If the business were to work with providers that deployed a ‘green’ fleet of electric vehicles (which would take more time), this would reduce the carbon emissions by a total of 51 per cent.
The third simulation demonstrated that it's possible to optimise for both factors. Our simulation showed that the business can cut costs by 19 per cent and cut carbon emissions by 19 per cent. During this third simulation, we also determined that the ‘Green Ratio’ for the fictional pharma business was 129 kgCO2e : £1000 (€1,178).
That means for every thousand pounds that the company spends, its carbon emissions should be limited to 129 kilograms of carbon dioxide equivalents. This number is a perfect starting point for any business looking to strike an equal balance between sustainability and profitability.
While running the simulations, 7bridges’ AI considered data and the influence of multiple factors that can impact the overall carbon footprint in a supply chain. It identified fulfilment location - which houses inventory - as the most powerful lever in reducing carbon emissions.
Choosing the right fulfilment location has the potential to reduce a business’ carbon footprint by almost 30 per cent, and it has a huge influence over other factors too, the most obvious being that storing the right products or services closer to the end-user means less distance travelled for delivery vehicles.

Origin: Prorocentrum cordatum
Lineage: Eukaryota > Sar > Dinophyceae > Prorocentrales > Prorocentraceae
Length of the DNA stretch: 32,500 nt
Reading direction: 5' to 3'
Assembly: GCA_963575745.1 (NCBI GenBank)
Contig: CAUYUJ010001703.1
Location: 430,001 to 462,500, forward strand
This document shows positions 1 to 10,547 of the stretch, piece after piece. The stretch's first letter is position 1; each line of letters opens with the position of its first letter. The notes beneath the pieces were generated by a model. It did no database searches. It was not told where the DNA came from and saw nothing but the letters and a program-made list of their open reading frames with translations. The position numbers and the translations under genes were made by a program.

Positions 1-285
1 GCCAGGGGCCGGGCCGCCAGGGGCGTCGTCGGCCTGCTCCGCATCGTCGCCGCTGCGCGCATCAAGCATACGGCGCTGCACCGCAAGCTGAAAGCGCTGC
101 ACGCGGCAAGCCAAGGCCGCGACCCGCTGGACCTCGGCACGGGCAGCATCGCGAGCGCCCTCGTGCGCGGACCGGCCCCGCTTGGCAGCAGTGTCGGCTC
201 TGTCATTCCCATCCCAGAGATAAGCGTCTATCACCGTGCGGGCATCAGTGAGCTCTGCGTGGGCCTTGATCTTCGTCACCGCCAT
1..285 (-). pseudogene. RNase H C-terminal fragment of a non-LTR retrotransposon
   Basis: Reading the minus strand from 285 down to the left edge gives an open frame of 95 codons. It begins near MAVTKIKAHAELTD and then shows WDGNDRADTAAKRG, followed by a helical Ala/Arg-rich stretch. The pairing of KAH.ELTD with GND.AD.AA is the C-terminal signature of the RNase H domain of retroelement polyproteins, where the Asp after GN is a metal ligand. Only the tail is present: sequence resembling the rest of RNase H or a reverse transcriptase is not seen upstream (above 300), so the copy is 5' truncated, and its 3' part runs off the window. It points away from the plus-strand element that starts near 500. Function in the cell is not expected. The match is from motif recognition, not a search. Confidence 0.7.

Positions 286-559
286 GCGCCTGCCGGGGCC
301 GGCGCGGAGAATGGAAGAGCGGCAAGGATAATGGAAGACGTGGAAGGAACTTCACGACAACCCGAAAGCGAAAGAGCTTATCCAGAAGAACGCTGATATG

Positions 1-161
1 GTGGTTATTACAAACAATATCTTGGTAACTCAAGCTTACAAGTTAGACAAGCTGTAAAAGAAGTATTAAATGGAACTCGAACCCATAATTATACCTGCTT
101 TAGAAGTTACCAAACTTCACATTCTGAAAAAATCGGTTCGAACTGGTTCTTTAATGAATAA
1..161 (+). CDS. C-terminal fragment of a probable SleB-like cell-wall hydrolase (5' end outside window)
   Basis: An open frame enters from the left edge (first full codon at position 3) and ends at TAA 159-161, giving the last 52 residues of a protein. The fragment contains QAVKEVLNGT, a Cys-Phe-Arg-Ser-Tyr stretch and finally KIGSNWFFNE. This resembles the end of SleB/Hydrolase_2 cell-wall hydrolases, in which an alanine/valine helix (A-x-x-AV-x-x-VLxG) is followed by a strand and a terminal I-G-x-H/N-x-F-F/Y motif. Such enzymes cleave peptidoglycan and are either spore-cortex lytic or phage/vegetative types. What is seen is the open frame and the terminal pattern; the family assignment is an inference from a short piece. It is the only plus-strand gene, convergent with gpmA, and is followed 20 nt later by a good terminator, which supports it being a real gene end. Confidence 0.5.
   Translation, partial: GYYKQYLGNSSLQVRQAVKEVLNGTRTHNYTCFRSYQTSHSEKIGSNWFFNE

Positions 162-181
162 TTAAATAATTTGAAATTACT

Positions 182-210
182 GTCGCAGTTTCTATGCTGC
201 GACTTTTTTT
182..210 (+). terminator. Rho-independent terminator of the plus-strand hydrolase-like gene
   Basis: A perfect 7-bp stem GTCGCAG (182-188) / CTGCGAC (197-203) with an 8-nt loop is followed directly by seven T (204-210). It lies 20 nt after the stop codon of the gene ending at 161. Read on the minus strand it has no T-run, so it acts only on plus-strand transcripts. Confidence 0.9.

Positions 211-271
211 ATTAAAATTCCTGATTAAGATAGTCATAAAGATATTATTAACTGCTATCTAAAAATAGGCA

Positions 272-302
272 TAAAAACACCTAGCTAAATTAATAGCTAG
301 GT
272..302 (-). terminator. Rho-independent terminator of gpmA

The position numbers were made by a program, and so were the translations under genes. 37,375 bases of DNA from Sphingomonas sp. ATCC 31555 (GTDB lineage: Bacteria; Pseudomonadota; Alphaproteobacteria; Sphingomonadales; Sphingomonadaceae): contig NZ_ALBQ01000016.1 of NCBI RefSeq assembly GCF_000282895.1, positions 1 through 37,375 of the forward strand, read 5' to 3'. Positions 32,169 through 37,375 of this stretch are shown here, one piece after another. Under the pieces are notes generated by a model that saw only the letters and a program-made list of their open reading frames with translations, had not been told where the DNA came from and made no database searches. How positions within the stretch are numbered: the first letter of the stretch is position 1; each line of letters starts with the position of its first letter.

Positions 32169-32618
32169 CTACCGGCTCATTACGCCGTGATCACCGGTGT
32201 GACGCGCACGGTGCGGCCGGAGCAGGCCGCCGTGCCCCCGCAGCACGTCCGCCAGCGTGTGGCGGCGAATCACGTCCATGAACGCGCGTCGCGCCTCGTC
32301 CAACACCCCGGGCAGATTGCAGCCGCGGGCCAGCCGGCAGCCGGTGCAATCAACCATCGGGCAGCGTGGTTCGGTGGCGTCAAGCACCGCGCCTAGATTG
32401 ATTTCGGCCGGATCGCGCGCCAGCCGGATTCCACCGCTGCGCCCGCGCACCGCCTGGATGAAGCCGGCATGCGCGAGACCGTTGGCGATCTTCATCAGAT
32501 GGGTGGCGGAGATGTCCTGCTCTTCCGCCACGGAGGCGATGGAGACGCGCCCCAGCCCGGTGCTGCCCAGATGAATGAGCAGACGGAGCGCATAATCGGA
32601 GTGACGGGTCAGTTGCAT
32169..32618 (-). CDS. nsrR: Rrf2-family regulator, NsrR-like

This is significantly more important than more obvious ‘fixes’ such as simply picking a carrier with the greenest fleet, which has only a 7 per cent impact on overall emissions.
What can businesses do now?
AI technology has a crucial role to play in helping supply chain managers tackle the complexity of supply chains. It offers granularity that helps businesses to identify the most powerful levers when it comes to reducing their carbon footprint.
Typically, business leaders have been forced to make a choice between making short-term changes that are less impactful (e.g. carbon offsetting), or longer-term adjustments (such as investing in greener transportation) that have greater efficacy but don’t have immediate benefits. But there is now a third, tech-based option to address the problem immediately, while still getting long-term results.
AI can help organisations leverage the power of both historical and real-time data, to make optimal decisions throughout their operations.
The rising cost of carbon and why we must act now
As emissions monitoring technology improves and climate regulations tighten, it is likely that the cost of carbon emissions will continue to rise, and this will become a significant problem for businesses and individuals who are heavily reliant on fossil fuels.
Since 2018, the costs of carbon emissions have increased almost four-fold, reaching an all-time high of nearly £84 (€98) per tonne of CO2e in 2022.
If business leaders continue to take a passive stance when it comes to sustainability in their supply chains, it’s not just their eco-credentials that will take a hit, it is also their bottom line. The time to act is now.